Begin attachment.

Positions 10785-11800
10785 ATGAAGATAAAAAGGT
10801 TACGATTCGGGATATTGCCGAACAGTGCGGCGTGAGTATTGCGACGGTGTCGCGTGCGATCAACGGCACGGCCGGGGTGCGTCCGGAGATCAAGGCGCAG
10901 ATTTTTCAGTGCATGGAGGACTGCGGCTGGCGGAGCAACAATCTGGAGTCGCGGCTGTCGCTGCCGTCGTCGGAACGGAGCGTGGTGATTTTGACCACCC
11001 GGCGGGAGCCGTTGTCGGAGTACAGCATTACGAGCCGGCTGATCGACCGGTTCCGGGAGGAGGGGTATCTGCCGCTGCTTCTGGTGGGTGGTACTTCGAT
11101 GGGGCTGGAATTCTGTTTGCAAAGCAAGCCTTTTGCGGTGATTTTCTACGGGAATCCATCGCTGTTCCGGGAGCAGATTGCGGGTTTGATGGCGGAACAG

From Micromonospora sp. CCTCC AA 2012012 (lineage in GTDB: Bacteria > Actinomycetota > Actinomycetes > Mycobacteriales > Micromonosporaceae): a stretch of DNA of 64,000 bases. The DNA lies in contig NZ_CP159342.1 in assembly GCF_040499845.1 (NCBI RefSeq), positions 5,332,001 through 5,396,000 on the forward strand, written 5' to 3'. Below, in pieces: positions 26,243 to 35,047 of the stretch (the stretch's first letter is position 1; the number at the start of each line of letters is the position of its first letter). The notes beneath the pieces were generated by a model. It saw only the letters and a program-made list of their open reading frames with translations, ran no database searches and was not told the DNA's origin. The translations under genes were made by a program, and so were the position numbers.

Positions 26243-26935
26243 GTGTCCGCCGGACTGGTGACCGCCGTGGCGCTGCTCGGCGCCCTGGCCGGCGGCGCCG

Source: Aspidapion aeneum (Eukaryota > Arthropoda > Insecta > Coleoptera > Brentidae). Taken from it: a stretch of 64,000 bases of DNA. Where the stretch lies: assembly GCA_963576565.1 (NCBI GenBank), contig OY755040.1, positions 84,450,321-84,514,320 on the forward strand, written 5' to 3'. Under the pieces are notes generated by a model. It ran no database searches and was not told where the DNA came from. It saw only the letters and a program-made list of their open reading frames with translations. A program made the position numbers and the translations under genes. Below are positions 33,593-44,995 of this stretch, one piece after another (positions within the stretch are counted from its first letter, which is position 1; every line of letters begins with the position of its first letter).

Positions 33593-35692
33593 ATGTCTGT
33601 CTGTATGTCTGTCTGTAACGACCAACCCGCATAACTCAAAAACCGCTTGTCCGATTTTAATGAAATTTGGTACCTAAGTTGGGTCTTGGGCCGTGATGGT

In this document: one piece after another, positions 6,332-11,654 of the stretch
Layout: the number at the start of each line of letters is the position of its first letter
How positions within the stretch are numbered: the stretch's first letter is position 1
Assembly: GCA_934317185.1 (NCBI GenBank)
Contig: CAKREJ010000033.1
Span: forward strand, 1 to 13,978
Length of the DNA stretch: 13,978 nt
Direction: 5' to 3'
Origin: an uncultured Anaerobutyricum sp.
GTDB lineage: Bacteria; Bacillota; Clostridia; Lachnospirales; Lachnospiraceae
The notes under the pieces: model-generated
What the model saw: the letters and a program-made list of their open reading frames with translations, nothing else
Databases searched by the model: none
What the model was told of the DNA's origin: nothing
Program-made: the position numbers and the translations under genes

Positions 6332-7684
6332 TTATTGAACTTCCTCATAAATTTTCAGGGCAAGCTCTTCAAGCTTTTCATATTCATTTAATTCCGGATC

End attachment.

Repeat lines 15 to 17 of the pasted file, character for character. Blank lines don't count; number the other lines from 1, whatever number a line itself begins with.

Layout: the number at the start of each line of letters is the position of its first letter
How positions within the stretch are numbered: the stretch's first letter is position 1
Assembly: GCA_934317185.1 (NCBI GenBank)